A Comparison of the Effects of Pin and Vacuum-Assisted Suspension Systems in Individuals with Transtibial Amputation


Journal of Prosthetics and Orthotics, vol.35, no.1, pp.25-31, 2023 (ESCI) identifier identifier

  • Publication Type: Article / Article
  • Volume: 35 Issue: 1
  • Publication Date: 2023
  • Doi Number: 10.1097/jpo.0000000000000432
  • Journal Name: Journal of Prosthetics and Orthotics
  • Journal Indexes: Emerging Sources Citation Index (ESCI), Scopus, Academic Search Premier, CINAHL, SportDiscus
  • Page Numbers: pp.25-31
  • Keywords: amputees, artificial limbs, prosthesis fitting, rehabilitation
  • Hacettepe University Affiliated: Yes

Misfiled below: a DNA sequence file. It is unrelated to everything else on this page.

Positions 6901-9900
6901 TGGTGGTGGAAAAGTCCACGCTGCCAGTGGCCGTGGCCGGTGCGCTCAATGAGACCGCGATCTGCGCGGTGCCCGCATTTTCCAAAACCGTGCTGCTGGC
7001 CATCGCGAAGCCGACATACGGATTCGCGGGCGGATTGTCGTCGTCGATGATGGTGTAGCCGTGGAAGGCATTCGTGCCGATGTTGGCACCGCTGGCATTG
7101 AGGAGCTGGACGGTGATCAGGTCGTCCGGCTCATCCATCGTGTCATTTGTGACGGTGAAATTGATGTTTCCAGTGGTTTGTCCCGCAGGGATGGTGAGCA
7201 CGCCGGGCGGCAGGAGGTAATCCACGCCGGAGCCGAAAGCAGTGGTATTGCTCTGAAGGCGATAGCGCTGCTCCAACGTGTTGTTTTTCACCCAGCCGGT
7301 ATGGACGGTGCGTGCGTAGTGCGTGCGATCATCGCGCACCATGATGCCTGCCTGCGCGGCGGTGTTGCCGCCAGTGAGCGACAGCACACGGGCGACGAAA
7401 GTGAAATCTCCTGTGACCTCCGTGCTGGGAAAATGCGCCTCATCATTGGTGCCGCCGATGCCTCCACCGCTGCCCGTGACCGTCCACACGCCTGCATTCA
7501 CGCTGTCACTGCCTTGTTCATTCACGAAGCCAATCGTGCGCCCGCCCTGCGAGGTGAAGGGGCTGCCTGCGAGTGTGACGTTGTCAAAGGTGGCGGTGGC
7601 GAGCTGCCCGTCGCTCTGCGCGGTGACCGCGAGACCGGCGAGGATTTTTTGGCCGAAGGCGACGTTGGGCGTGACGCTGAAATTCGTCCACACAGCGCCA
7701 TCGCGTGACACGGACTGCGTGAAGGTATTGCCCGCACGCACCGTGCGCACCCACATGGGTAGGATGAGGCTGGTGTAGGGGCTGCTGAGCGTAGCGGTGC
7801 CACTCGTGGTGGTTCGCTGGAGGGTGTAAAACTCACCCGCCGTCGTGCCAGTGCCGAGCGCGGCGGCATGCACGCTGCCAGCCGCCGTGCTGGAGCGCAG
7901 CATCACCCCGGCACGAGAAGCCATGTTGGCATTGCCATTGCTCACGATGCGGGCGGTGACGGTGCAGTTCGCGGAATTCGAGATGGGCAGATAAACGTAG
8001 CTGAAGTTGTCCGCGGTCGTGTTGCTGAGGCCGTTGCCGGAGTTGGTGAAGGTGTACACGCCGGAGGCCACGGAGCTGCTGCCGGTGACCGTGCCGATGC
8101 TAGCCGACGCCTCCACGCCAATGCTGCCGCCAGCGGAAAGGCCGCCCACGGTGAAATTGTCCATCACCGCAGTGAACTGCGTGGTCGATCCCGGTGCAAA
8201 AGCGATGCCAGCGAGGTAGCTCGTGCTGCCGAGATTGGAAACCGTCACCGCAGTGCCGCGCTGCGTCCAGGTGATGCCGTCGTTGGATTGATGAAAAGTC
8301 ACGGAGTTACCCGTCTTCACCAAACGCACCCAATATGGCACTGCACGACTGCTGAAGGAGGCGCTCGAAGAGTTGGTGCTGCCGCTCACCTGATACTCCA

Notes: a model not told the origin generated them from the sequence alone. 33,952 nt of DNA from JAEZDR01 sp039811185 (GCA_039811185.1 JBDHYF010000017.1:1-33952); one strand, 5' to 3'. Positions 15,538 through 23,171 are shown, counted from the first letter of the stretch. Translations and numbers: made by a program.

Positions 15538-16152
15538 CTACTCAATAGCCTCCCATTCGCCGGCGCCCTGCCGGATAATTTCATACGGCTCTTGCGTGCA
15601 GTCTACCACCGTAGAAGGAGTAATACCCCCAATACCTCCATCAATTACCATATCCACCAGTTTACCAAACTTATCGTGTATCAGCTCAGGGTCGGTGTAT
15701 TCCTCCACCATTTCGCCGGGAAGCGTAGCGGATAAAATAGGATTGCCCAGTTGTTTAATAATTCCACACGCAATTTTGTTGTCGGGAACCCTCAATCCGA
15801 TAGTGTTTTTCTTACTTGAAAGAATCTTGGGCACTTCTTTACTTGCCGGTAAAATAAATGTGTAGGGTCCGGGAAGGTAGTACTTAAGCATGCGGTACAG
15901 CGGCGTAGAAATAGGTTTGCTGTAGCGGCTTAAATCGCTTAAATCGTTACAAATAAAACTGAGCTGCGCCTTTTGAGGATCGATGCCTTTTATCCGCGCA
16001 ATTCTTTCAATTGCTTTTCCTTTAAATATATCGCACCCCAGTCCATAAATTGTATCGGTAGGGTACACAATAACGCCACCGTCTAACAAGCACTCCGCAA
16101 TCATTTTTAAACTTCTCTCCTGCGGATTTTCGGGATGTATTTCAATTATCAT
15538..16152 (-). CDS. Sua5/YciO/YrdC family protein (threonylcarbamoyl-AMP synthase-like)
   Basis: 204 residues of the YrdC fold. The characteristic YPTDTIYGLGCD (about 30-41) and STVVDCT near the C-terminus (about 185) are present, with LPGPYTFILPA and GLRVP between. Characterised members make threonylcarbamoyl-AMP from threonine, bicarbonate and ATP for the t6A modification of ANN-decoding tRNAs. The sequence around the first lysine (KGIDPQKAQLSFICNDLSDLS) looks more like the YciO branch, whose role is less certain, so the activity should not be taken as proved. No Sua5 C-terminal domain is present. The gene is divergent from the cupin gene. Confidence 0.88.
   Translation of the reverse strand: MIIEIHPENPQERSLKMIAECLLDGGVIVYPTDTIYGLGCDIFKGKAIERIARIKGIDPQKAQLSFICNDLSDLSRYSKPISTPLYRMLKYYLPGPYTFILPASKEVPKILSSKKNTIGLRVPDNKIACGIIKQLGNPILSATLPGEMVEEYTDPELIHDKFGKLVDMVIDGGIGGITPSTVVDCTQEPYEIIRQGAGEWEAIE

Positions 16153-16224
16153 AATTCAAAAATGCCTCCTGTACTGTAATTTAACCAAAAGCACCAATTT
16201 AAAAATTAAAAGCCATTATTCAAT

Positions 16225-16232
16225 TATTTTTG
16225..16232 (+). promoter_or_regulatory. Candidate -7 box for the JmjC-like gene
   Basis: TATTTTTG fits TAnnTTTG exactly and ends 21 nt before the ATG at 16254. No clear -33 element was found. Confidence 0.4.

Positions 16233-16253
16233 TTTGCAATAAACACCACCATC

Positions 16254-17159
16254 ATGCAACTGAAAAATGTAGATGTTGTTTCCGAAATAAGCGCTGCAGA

© Lippincott Williams & Wilkins.Introduction Suspension systems are essential components for a lower-limb prosthesis, as they provide sufficient prosthetic fit. Although various adverse and positive effects have been reported for suspension systems, it is important to determine the effects on the prosthesis users in detail. Objective The aim of this study was to compare the pin suspension system (PSS) with the vacuum-assisted suspension system (VASS) in terms of parameters including walking capacity, functional mobility, weight bearing on the operated side, prosthesis satisfaction, and body image perception. Study Design This is an original research report. Methods Nine individuals with transtibial amputation were evaluated. Both suspension systems were applied consecutively. Initially, participants used the PSS for 3 months after fabrication and adjustment of the prosthesis and a prosthetic training period. They then used the VASS for 3 months after a similar training period. After both prosthetic systems had been adjusted, L.A.S.A.R. Posture was used to determine weight bearing on the prosthetic side. The 6-minute walk test was applied for walking capacity, the timed up-and-go test was used to determine functional mobility, the Prosthetic Satisfaction Index was used for prosthetic satisfaction, and the Amputee Body Image Scale was used for body image perception. Results Significant differences were observed between PSS and VASS in terms of prosthetic side weight-bearing ratios, walking capacity, functional mobility, and prosthetic satisfaction (P < 0.05), all in favor of VASS. No significant difference was determined in terms of body image scores (P > 0.05). Conclusion In terms of function and prosthetic satisfaction in individuals with transtibial amputation, VASS was determined to be superior. The available evidence suggests that if there is no contraindication for the use of VASS, it may contribute to the individual with amputation functionally and increase the satisfaction with the prosthesis. Clinical Relevance Vacuum systems can make a positive contribution to reaching the goals for prosthesis users who are targeted to have high physical activity levels. This positive contribution includes increased weight transfer to the prosthetic side, an increase in mobility determinants, and increased prosthesis satisfaction, which has many dimensions.